Figure 3. Kinetics of N. caninum tachyzoites-triggered neutrophil extracellular trap (NET) formation. Bovine polymorphonuclear neutrophils (PMNs) were incubated with tachyzoites (ratio 4:1), zymosan (1 mg/ml, positive control), or plain medium (negative control) for 1 and 2 h. To prove the DNA nature of NETs, the samples were treated with DNase I (15 min). After incubation, all samples were analyzed for extracellular DNA by quantifying Pico Green®-derived fluorescence intensities. Each condition was performed in duplicates. Arithmetic means of three PMN donors, minimum, and maximum. Differences were regarded as significant at a level of **p ≤ 0.01.
Figure 4. Dose assays of N. caninum tachyzoites-induced neutrophil extracellular trap formation. Bovine polymorphonuclear neutrophil (PMN) and N. caninum tachyzoites were incubated at different ratios (PMN: tachyzoites = 1:1, 1:2, 1:3, 1:4). After incubation (120 min), samples were analyzed for extracellular DNA by quantifying Pico Green®-derived fluorescence intensities. Each condition was performed in duplicates. Arithmetic means of three PMN donors, minimum, and maximum. Differences were regarded as significant at a level of *p ≤ 0.05 and **p ≤ 0.01.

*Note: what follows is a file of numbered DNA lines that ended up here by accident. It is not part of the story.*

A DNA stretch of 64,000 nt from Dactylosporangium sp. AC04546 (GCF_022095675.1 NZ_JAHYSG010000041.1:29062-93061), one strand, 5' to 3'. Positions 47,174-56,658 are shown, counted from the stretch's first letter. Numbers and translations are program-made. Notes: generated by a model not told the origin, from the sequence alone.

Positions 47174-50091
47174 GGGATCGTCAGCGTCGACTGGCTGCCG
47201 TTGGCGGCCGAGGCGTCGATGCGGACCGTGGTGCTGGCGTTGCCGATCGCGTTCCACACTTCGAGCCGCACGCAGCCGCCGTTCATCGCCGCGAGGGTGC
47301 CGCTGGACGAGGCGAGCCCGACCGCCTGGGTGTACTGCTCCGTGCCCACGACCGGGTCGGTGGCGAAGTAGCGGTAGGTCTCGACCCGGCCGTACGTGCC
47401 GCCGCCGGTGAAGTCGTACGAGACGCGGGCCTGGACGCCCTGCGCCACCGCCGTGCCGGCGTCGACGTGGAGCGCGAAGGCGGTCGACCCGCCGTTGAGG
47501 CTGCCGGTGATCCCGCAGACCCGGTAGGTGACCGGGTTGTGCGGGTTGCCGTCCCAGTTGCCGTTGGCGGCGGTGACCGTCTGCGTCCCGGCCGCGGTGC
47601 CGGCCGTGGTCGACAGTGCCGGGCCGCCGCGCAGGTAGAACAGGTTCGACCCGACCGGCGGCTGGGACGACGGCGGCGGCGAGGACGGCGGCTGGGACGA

Figure 5. Functional neutrophil extracellular trap (NET) inhibition assays. Bovine polymorphonuclear neutrophils (PMN) were treated with the inhibitors of: (A) NADPH oxidase (DPI, 20 µM), neutrophil elastase (CMK, 1 mM), myeloperoxidase (ABAH, 100 µM), (B) ERK1/2 (UO126, 50 µM), p38 MAPK (SB 203580, 10 µM), SOCE (2-APB, 100 µM), CD11 monoclonal antibodies (diluted 1:5 in PBS), (C) PAD4 (Cl-amidine, 200 µM), and (D) P2Y2 (NF-449, 120 µM) prior to the exposure to tachyzoites (1:2 ratio). Non-treated PMNs were processed in parallel. Following N. caninum tachyzoites exposure, NET formation was determined by quantifying Pico Green®-derived fluorescence intensities (484 nm excitation/520 nm emission wavelengths). Stimulation of PMN with zymosan (1 mg/ml) was used for positive controls, plain medium served as negative control. Each condition was performed in triplicates for each PMN donor (n = 3). Differences were regarded as significant at a level of *p ≤ 0.05 and **p ≤ 0.01.